As an academic Dean I am often asked about colleges and universities by parents, grandparents and even the occasional high schooler. What schools give the most scholarships? What schools offer safe environments? What schools avoid having teaching assistants lead undergraduate classes?
In recent years, however, the questions have changed. First and foremost, the most asked question is about career opportunities. The selection of colleges seem to focus and where and how to get the best post-graduation jobs. In order to accommodate (pay for or get into) the best possible college, there is growing acceptance of, and curiosity around, what I call the Two College Strategy. Essentially, this means that the college you attend as a freshman is not the same as the college you expect to graduate from. The National Student Research Center Clearinghouse reports that a third of all students transfer colleges at least once, and a quarter at least twice. Some of this is due to the rise in adult learners, students over the age of 21 who attend college part time and are completing degrees that they started when they were just out of high school. This is an important and positive trend that enables many individuals to advance their careers despite challenging circumstances they may have faced as teenagers.
But there is another, not so positive trend, which is an increase in planned attendance at two or more schools, or the Two College Strategy. The Chronicle of Higher Education reports increases in the numbers of students who transfer, and worry that federal initiatives to report graduation rates will be seriously flawed due to this trend, since transfer students appear as "ungraduated" by the college they leave and are not counted as graduates by the colleges they move to.
Students may choose to attend two different undergraduate colleges for many different reasons, some of them truly beneficial and warranted. But here are the two most common examples I encounter of why students (or parents) are planning for the Two College Strategy, along with reasons why I believe they shouldn't.
1. I can save money by earning the first 60 credits at a community college, with the expectation of spending the last 2 years at an elite four-year school.
This strategy has long been advocated by Clark Howard. What worries me about this is that community colleges are dominated by students who do not earn a bachelor's degree. The percentage of students earning bachelor's degrees when they begin at community colleges is under 12 percent, compared with over 60 percent at four-year schools. In some states, like New Jersey, there is minimal risk that credits will not be transferred; however this is not generally the case across the nation. It is also questionable whether money is saved, since four year schools may offer significant discounts in the form of scholarships to incoming freshmen, but scholarships are rarely offered to transfer students. In 2014, enrollments at 2 year schools amounted to roughly 1/3 of all college enrollments in the U.S., over 6 million students.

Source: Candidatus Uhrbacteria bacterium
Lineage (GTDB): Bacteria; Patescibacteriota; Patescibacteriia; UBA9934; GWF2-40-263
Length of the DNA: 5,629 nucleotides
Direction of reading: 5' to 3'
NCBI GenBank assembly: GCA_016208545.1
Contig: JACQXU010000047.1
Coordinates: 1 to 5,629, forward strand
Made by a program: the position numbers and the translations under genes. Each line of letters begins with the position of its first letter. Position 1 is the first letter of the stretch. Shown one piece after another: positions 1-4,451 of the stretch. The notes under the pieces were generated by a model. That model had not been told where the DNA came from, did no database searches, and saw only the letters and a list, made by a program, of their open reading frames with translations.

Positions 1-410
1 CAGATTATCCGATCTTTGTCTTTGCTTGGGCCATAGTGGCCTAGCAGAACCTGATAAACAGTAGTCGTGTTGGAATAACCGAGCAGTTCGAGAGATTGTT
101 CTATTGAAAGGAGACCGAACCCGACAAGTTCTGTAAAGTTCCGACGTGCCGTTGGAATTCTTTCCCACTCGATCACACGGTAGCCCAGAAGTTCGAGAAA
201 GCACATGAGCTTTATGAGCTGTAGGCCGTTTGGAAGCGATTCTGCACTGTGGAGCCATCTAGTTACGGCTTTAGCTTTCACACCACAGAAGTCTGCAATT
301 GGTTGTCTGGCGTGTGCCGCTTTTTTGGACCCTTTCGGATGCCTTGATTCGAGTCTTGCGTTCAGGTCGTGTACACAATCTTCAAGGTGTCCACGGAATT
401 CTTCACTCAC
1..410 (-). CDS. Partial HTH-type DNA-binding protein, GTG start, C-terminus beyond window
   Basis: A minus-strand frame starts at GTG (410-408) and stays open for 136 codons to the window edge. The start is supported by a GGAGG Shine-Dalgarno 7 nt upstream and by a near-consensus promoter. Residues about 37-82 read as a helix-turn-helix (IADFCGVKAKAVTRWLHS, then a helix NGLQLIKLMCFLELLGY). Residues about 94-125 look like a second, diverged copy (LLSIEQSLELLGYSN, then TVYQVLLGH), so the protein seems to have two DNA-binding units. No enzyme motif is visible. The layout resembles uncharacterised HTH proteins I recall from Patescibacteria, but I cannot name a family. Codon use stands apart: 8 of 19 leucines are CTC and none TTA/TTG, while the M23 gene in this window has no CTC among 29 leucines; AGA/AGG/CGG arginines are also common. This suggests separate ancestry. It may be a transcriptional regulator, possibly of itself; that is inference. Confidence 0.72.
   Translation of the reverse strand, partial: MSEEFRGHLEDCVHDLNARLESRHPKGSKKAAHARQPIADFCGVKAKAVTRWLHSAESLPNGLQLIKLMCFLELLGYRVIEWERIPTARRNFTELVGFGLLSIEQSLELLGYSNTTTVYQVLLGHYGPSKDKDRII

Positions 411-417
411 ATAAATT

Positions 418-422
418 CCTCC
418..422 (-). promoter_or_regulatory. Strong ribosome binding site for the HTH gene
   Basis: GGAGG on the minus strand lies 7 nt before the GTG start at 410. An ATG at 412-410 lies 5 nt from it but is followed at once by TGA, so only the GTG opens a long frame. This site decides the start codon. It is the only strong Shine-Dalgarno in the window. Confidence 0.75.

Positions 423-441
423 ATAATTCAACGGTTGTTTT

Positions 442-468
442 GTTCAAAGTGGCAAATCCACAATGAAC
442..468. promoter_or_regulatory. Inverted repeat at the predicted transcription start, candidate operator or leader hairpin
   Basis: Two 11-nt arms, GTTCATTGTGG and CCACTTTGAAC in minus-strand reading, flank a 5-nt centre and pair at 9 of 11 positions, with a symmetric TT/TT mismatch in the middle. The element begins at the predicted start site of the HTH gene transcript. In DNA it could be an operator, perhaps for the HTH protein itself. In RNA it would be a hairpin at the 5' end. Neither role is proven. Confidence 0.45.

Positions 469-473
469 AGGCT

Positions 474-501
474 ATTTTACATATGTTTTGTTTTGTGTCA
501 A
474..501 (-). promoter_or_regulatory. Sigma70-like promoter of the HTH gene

2. Since I didn't get into my first choice school, I plan to start at my second choice school and then transfer to the first place school after freshman year.
National data again indicates that a lower likelihood of graduation will result. In addition, students miss out on the greatest benefits which attracted them to the school in the first place: the lifelong friendships you make as a freshman; placement success in a job or graduate school as a result of making valuable connections with faculty, staff, other students; the transformational experiences you may realize by studying abroad or engaging in service learning activities, not to mention, the loyalty and affinity for the school itself which leads to lifelong networking benefits. Colleges, by and large, devote a great deal of resources into "freshmen" or first year experiences. They don't, as a rule, devote similar resources into students who arrive after freshman year.
The Bureau of Labor Statistics continues to affirm the value of a college degree in lifetime earnings. But a college degree offers many intangible benefits to both traditional age and adult students. Both of these types of benefits may be reduced when students pursue the Two College Strategy. Don't shortchange yourself or your loved ones by trying to defy the odds. Stay in school, the same school, for four years.